Limit on rainbow and brook trout abolished (with exceptions)-

With the exception of some popular roadside rivers such as the Madison, Firehole, and lower Gibbon River, limits on the number of non-native trout are abolished in new Yellowstone Park fishing regulations. In addition, any lake trout caught in Yellowstone Lake are required to be killed.

In its effort to restore the native fish to the Park, any cutthroat trout, mountain whitefish or Arctic grayling are catch and release only.

Only barbless artificial lures are allowed in the Park and any sinkers used cannot be made of lead.

Here is a link to Yellowstone Park fishing regulations. A Park fishing license is required and the fishing regulations of Montana, Wyoming or Idaho do not apply to the Park.

Tagged with:
 
avatar
About The Author

Ralph Maughan

Dr. Ralph Maughan is professor emeritus of political science at Idaho State University with specialties in natural resource politics, public opinion, interest groups, political parties, voting and elections. Aside from academic publications, he is author or co-author of three hiking/backpacking guides.

6 Responses to Yellowstone Park fishing regs double down on non-native fish

  1. avatar rork says:

    How smart is this nonnative trout tolerance area?
    It’s actually protecting brown trout in some areas. No reason given, but I presume it is “cause anglers want that” without any reference to harm.
    I’d accept that perhaps only if it is thought native fish no longer have a chance there, which I don’t think is true.

    PS: Smash those barbs down always. They look like they might help, but don’t actually help much with loosing fish, and may decrease hookups. It sure helps with release. Anglers need educating about this and other things, like keeping the fight as short as possible, aiding fish recovery, and just not fishing on days when recovery is difficult.

  2. avatar alf says:

    It’s a good start, but it’d be much better, in my opinion, and more consistent with the apparent fishery management philosophy of YNP, if all limits were taken off ALL non-native fish in the park.

    In my opinion, all units of the National Park System should adopt that same management practice; and in my “best of all worlds” the states of Idaho and Montana should too, to attempt to rid, or at least reduce, populations of brookies, brown trout, and other non-native cold water species, with the possible exceptions of isolated mountain (or other ?) lakes or streams with no surface connections to other water bodies .

  3. avatar John W says:

    This is definitely a step in the right direction. The Yellowstone Cutthroat has been affected by the introduction of exotic fish species; especially rainbow trout and mackinaw, but the park was also a stronghold for brood stock when reintroducing mackinaw into the great lakes. The Loch Leven Brown Trout was introduced to Yellowstone during the 1880s, but what effects have Salmo trutta had on native cutthroat populations? Nil, most likely. Rainbow trout were introduced to the Bechler River which is a Fall River tributary, and that to the Henry’s Fork of the Snake River. If there were no dams on the Snake River and steelhead and salmon populations were still strong perhaps they would still travel to Yellowstone’s western boundary to spawn.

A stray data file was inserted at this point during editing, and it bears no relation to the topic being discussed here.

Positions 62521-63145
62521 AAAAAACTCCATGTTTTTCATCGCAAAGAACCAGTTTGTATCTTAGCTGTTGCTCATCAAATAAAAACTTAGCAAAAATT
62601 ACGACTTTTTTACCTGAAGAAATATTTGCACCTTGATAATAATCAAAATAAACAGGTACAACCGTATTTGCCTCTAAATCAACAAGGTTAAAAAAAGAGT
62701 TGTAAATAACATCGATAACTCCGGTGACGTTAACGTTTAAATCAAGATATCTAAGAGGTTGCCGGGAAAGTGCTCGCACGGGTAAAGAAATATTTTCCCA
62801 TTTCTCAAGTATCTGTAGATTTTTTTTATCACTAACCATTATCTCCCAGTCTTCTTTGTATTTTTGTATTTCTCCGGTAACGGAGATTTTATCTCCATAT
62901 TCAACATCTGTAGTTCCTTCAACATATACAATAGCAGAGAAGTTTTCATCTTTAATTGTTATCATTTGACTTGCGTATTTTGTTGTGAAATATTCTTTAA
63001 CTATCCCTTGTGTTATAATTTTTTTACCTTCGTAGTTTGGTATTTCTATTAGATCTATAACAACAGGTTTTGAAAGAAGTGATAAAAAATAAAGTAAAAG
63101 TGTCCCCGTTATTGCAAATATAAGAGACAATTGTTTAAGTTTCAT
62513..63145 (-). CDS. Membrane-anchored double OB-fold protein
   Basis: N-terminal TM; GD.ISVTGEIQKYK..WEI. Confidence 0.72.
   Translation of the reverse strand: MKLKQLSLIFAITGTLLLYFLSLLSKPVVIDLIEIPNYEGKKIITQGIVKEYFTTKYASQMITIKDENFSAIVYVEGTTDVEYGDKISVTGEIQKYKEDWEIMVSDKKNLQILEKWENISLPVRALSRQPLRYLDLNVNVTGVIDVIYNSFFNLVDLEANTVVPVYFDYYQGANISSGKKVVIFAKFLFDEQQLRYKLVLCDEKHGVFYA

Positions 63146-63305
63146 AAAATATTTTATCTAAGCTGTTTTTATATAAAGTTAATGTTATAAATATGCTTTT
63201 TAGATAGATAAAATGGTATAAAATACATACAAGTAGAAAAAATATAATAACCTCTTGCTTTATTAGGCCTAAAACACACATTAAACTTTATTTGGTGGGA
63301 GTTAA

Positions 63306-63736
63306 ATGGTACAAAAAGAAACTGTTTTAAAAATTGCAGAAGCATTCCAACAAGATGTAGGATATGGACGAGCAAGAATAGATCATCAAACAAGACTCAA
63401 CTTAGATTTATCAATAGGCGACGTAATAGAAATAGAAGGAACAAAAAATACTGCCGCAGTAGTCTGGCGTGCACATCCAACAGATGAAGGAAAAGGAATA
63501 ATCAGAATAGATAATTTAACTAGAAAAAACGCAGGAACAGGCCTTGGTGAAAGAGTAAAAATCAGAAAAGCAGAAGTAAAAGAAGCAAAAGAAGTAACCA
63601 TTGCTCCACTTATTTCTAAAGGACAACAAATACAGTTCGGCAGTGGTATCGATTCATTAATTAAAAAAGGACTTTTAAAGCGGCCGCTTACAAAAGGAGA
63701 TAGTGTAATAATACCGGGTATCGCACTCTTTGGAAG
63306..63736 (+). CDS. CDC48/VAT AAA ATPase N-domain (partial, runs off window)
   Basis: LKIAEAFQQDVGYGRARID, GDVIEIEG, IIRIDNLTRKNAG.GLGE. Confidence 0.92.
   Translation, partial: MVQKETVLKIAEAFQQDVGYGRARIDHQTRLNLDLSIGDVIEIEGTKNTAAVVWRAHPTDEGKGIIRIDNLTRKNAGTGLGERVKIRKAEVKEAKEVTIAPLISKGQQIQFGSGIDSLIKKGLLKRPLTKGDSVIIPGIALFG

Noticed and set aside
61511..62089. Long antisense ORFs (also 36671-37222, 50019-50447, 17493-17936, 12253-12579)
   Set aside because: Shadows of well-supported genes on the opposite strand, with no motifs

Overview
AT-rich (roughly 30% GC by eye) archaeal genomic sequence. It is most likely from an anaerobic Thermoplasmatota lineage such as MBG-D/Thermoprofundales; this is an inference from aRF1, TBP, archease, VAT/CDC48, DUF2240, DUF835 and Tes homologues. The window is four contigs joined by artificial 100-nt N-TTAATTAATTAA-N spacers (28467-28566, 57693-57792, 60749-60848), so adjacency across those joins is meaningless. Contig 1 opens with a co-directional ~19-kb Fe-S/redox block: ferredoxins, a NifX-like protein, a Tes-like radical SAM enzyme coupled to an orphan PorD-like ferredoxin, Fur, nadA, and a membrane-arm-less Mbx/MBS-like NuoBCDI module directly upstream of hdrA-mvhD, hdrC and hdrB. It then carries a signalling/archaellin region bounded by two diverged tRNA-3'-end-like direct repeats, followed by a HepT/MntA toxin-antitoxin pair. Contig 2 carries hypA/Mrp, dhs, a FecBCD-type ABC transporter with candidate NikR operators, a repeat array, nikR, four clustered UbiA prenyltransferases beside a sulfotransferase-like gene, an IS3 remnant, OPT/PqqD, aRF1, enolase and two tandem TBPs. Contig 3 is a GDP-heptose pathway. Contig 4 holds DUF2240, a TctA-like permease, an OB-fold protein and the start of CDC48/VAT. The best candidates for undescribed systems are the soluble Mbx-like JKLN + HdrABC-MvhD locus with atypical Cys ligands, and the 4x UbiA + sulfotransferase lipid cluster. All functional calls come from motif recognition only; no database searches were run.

Yellowstone Park has been a science experiment since inception. Now, it is good to see healthy native fish populations as a priority in Yellowstone fisheries management.

    • avatar Ralph Maughan says:

      John W,

      Liked your comment, but one misstatement.

      Shoshone Falls on the Snake River, near the city of Twin Falls, Idaho, always prevented any salmon or steelhead from spawning further upstream than southern Idaho.

      • avatar John W says:

        Thanks Ralph,

        I did realize a bit later about that natural barrier in Twin Falls, I was dreaming big–steelhead and salmon in Yellowstone, really would be the best place on earth!

        But, my questions are at what stage of geological history where they able to migrate from seawater to freshwater, and then become freshwater residents in their current range we know in the Western United States? As I understand cutthroat came from the ocean then became freshwater residents, or was there a geological event that kept them in freshwater? Or did both happen? I’m sure we can only speculate on some aspects.

        • avatar cobackcountry says:

          A whole lot of progress has been made by studying and developing natural barriers.

          I think these are important steps. However, I’d say since people put the NNS in the area, we ought to supplement the natives. It might be just a need for a short term boost.

          Anglers like the fight a Brown puts up. But if the could catch and release abundant numbers of Cutties I think they’d be equally as pleased.

          I read that they will let you use lead in Yellowstone Lake if you are hunting Lakers.

Calendar

May 2013
S M T W T F S
« Apr   Jun »
 1234
567891011
12131415161718
19202122232425
262728293031  

Quote

‎"At some point we must draw a line across the ground of our home and our being, drive a spear into the land and say to the bulldozers, earthmovers, government and corporations, “thus far and no further.” If we do not, we shall later feel, instead of pride, the regret of Thoreau, that good but overly-bookish man, who wrote, near the end of his life, “If I repent of anything it is likely to be my good behaviour."

~ Edward Abbey

%d bloggers like this: